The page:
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Ancillary benefits A superfluous luxury?

01 August 2011 Lisa Shrosbree, Ombudsman for Long-term Insurance

A recent case handled by the office of the Ombudsman for Long-term Insurance demonstrates the critical role that ancillary benefits can play to ensure the survival of the policy until a potentially valid claim is admitted.

As a general rule, the life insured bears the onus to prove, on a balance of probabilities, that he or she meets the criteria stipulated in the policy to qualify for the benefit being claimed. In order to qualify for a disability benefit other than a temporary disability benefit, depending on the disability definition, the life insured is usually required to prove that the condition is both total and permanent.

The challenge: proof of permanence

Subject to a definition of ‘permanent’ in the policy itself, generally a condition will be considered permanent if it can be shown that it is unlikely to change or that it will probably continue for an indefinite period of time. Proof of permanence can sometimes be an obstacle to a successful claim due to the nature of the medical condition upon which the claim is based.

The background

This was the case in a complaint received by the Ombudsman’s office recently. The complainant was a sole proprietor whose business depended on him alone for its survival and success. He was also the primary breadwinner. It was for this reason that he took out a life policy with the insurer to protect his family in the event that he became totally and permanently disabled to work.

In January 2010, a few days after his wife had given birth to their first child, the complainant was admitted to hospital after an acute onset of a neurological disorder causing paralysis of his limbs and muscles involved in breathing. After being incubated and mechanically ventilated, the complainant was diagnosed with Guillain Barre Syndrome. He remained in the intensive care unit for approximately 68 days. The episode left him wheelchair-bound and totally incapable of working in any capacity.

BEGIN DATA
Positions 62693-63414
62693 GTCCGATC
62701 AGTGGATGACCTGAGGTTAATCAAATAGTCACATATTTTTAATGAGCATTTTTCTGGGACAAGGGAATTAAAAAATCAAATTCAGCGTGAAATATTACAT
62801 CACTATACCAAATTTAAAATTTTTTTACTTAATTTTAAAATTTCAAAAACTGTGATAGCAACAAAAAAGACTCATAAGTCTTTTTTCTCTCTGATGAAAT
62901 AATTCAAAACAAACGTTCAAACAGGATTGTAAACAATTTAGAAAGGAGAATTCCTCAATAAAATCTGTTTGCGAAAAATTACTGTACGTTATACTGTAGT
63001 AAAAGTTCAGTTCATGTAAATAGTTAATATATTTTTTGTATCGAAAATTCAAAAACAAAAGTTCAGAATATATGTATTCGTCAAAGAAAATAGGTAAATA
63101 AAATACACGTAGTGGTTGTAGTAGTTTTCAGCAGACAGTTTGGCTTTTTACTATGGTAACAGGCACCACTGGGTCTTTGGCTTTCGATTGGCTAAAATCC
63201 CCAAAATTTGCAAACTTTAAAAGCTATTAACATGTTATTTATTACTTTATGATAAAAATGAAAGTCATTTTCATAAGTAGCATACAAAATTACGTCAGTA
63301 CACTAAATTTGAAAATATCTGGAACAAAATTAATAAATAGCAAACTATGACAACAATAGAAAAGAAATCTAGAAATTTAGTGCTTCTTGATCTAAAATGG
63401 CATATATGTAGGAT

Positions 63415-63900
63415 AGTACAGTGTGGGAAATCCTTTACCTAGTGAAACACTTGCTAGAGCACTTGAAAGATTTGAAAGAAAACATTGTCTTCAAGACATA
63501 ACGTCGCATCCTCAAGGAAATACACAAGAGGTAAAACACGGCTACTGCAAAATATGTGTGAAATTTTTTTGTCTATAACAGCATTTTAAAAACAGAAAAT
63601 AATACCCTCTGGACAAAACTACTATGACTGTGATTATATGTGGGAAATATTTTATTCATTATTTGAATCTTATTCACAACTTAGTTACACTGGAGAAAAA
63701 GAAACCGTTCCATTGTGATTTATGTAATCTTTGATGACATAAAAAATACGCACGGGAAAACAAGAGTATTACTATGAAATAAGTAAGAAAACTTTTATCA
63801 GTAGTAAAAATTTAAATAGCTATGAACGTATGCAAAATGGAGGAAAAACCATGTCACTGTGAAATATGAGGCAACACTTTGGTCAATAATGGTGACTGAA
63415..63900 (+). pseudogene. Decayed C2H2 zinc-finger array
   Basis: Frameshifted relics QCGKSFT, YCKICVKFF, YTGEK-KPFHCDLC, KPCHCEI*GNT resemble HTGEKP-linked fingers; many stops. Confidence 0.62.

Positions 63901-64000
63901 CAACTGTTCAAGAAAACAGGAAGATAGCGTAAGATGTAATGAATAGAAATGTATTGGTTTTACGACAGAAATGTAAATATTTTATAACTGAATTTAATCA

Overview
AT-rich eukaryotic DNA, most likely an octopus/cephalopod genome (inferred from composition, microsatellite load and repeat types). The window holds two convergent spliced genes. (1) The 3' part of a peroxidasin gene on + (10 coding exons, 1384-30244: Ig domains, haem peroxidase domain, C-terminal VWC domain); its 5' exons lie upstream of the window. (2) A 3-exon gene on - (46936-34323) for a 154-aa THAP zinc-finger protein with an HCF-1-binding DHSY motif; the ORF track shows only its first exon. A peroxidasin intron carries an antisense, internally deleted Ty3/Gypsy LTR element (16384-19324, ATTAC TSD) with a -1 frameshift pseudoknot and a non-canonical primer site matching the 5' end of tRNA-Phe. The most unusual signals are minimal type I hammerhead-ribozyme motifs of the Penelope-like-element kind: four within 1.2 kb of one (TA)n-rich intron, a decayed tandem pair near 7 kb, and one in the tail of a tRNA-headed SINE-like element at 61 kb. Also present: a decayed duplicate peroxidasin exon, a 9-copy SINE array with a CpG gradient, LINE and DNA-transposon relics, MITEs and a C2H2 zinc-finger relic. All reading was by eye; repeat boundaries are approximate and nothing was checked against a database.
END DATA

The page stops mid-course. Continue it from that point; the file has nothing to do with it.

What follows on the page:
This was precisely the eventuality that the complaint sought to protect his family against when he took the policy out and he lodged a claim with the insurer accordingly.

Although a characteristic feature of paralysis in Guillain Barre Syndrome is the likelihood of recovery over a variable period, the complainant fell within a relatively rare group of patients with more severe and protracted disease as a result of which, as at the date of the claim, his prognosis was uncertain. His doctors advised that he would require rehabilitation for approximately a year - taking us to January 2011 - before his condition could be assessed for permanence.

As such, the complainant was, through no fault of his own, unable to prove at claims stage that his condition was permanent. The Ombudsman was therefore unable to come to his assistance.

Ancillary benefit: potentially crucial

Unfortunately, the complainant had not selected the waiver of premium payment benefit on temporary disability that was available as an ancillary benefit when he took out the policy. This means that even though neither the complainant nor his wife, who is currently on unpaid maternity leave, is earning any income at present, he must continue to pay the monthly premium to ensure that his policy is not placed in jeopardy and he can claim against it in future.

The addition of certain ancillary benefits to a life policy - often at a small additional charge - may serve to protect a client’s rights to the main benefits of the policy.

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